Attention: Please take a moment to consider our terms and conditions before posting.

Book review...

A first for Charlton Life?

"My Father and other Working Class Football Heroes" by Gary Imlach, which won the William Hill sports book of the year award in 2005 and I've only just gotten around to reading.

You might know Gary Imlach from his C4 introducing American sport and the Tour de France etc, this book traces the career of Stewart Imlach, his father a footballer in the 1950s, well before the era of mega-stardom and even before the era when pro-footballers earnt more than an average wage, before Bosman contracts and before 21 year old footballers had enough money in the bank to buy Mock Tudor mansions with enough garage space to house their fleet of Aston Martins and Bentleys.

Stewart Imlach died in 2001 and Gary Imlach realised that he knew little about his father's football career, to fill in the gaps he set about talking to his father's contemporaries, reading old newspaper reports and scoring around for details of his career. Gary Imlach had never seen his father play. Stewart Imlach was born in Lossiemouth on the north-east coast of Scotland before moving south to start a 15 year career in the English professional game, playing for Bury, Derby, Nottingham Forest, Luton, Coventry and Crystal Palace. He was the man of the match when Notts Forest beat Luton in the 1959 FA Cup Final and represented Scotland on four occasions, including two games in the 1958 World Cup finals in Sweden. Despite representing his country at a World Cup, he was never presented with a cap, something that became a sore point. In those days the Scottish FA awarded caps only for matches against the other home nations.

But as well as charting the career of one man, this book paints an interesting picture of the state of football in the fifties/sixties. Like me, you probably have heard of the era before the "maximum wage", but you might not know its real implications for the players. In those days, the average weekly wage for a footballer was around £8 while factory workers were received £11. For example Wages at Bury were £14 if in the first team, £7 if not, plus £2 extra as a win bonus and £10 during the summer, that is if they were on the league maximum. Contracts lasted only for twelve months only - a serious injury could mean that a player was released with nothing to fall back on and if a club had a bad year, wages could and were reduced. A player who could not agree terms could be paid no wages at all - that is not paid any wages and sacked/free to find another club but paid nothing and still retained.

If a player demanded a transfer, his club could simply refuse or put a price on his head so high that it amounted to a refusal. Even when offered very attractive terms from foreign clubs, players were in no position to accept and players were often transferred to other clubs and then told who their new employers were after negotiations were completed. The clubs also often provided accommodation via Tied Cottages - disagreements over a new contract could mean two weeks notice to quit. Players were chattels, to be traded between clubs with no say in the matter.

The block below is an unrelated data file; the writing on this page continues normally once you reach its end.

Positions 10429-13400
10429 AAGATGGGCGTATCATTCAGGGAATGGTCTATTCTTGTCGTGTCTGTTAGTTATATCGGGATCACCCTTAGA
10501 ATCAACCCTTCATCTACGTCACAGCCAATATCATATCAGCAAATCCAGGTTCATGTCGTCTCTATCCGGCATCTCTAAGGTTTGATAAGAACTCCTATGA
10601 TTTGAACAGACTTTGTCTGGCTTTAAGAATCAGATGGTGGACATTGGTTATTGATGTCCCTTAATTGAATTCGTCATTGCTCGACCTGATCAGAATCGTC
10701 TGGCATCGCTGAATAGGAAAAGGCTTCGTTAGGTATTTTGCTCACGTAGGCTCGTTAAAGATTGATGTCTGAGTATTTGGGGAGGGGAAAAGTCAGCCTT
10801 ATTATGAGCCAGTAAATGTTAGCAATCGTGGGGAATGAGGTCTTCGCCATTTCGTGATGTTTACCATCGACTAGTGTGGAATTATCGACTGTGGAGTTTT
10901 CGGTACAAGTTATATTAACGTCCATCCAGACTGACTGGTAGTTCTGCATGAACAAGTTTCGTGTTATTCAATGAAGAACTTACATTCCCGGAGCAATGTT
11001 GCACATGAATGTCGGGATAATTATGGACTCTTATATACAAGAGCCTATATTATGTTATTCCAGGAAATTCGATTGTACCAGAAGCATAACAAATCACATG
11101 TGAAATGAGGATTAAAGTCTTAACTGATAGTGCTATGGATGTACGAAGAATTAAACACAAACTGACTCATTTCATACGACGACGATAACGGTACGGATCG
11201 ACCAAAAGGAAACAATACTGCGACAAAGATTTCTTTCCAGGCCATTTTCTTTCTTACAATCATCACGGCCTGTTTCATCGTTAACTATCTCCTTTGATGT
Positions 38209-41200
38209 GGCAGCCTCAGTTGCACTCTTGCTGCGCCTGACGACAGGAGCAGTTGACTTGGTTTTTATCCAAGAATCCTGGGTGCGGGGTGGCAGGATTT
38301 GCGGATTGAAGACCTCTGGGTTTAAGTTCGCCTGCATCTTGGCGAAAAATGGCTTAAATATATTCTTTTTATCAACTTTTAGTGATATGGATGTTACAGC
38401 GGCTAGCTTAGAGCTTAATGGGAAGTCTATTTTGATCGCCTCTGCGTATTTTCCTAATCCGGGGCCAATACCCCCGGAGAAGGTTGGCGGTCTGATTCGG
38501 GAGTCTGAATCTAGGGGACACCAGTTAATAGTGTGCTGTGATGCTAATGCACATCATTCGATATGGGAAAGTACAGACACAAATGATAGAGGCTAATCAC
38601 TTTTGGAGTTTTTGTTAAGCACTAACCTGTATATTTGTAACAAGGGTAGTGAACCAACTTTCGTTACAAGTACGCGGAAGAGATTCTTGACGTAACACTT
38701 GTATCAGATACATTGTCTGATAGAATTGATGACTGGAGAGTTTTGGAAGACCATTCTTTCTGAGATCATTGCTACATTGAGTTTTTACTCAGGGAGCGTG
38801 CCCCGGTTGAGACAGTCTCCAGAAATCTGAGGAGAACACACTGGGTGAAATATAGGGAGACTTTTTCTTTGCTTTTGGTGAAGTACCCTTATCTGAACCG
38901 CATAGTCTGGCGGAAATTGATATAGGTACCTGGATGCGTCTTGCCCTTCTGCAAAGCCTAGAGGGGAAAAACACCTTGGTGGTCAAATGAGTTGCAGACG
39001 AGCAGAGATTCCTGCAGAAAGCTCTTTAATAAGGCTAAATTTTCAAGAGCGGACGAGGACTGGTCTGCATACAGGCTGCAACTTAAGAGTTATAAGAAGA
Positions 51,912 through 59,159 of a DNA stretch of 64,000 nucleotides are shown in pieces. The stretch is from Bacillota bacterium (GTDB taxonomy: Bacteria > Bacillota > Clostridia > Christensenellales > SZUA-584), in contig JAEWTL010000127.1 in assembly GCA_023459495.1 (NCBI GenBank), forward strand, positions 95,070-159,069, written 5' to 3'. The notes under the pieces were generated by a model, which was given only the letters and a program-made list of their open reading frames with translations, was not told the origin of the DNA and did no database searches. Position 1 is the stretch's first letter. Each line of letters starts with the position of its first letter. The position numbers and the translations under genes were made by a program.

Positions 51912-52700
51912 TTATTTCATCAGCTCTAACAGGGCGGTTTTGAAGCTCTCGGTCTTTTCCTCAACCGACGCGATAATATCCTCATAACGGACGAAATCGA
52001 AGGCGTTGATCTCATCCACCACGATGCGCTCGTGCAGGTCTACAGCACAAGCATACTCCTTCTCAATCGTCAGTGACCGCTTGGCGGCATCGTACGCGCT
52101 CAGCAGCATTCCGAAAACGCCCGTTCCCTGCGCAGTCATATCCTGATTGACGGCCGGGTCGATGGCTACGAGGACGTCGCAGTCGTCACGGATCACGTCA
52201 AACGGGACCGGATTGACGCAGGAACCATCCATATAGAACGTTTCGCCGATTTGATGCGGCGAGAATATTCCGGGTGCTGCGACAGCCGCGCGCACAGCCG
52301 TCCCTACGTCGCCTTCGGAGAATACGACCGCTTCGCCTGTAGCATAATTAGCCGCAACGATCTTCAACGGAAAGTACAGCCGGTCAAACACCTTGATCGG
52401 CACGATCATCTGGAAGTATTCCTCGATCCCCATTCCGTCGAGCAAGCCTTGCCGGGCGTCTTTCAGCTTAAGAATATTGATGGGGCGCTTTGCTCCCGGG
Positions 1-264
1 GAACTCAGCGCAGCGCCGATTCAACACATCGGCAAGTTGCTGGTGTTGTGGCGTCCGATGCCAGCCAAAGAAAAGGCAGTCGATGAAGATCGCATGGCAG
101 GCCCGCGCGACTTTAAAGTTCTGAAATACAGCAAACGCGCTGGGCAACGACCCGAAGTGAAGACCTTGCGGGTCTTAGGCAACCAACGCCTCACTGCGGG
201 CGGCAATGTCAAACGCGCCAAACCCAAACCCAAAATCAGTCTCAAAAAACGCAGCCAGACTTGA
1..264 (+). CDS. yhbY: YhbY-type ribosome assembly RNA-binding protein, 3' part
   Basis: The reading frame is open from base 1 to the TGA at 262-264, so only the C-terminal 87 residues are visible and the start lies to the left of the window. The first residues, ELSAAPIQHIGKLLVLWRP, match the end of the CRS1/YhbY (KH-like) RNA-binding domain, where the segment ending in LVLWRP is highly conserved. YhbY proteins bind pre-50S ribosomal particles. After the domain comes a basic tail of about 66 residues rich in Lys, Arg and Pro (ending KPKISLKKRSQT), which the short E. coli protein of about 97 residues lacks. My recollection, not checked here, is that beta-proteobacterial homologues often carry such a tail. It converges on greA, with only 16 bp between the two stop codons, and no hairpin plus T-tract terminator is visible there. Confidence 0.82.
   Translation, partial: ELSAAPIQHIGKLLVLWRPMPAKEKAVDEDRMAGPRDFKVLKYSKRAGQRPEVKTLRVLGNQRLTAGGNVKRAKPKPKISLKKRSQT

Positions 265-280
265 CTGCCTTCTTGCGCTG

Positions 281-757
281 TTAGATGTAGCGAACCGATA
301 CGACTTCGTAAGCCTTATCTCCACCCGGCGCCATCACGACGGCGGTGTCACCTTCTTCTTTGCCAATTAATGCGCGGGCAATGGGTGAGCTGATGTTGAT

I'm sure we've seen the pictures of the enormous crowds at the Valley and many other clubs were the same, yet despite making so much money for the clubs and the directors the players were treated appalingly badly, were just as badly under-paid and then often had to find alternative employment in the summer - in Imlach's case this meant work as a joiner and a painter. As the author writes, "Imagine the chief executive of the FA calling in a plumber - and 45 minutes later parting his net curtains to find David Beckham ringing his doorbell in overalls. But in 1955 something very similar did happen. Alan Hardaker of the Football League opened his door to find the country's finest outside-right had come to fit his new sink - Tom Finney of England, Preston North End and Finney Brothers plumbers and electricians."

In 1958, there were very few games shown on television. The opening match of the World Cup had Percy Thrower's gardening programme at half time - there were no studio pundits. Matt Busby managed both Scotland and Manchester United but he was too unwell to look after the national team in Sweden as it came soon after the Munich air crash in February 1958. No replacement manager was appointed so the players themselves organised training sessions while the team was selected by Scottish club chairmen and directors. Owners and managers systematically cheated the players and pocketed illegal payments. Nothing much has changed...

I recommend this book highly, there's a bit of mawkishness sentimentality in with relations between father and son being traditionally strained but Gary Imlach doesn't over do that. It'll make a good xmas present for a football loving father who might remember this era. Some of the extremely well remunerated players of our era like Ashley Cole who think that being offered "only" £55k a week is taking the piss could do well to read it.


Sign In or Register to comment.

Roland Out Forever!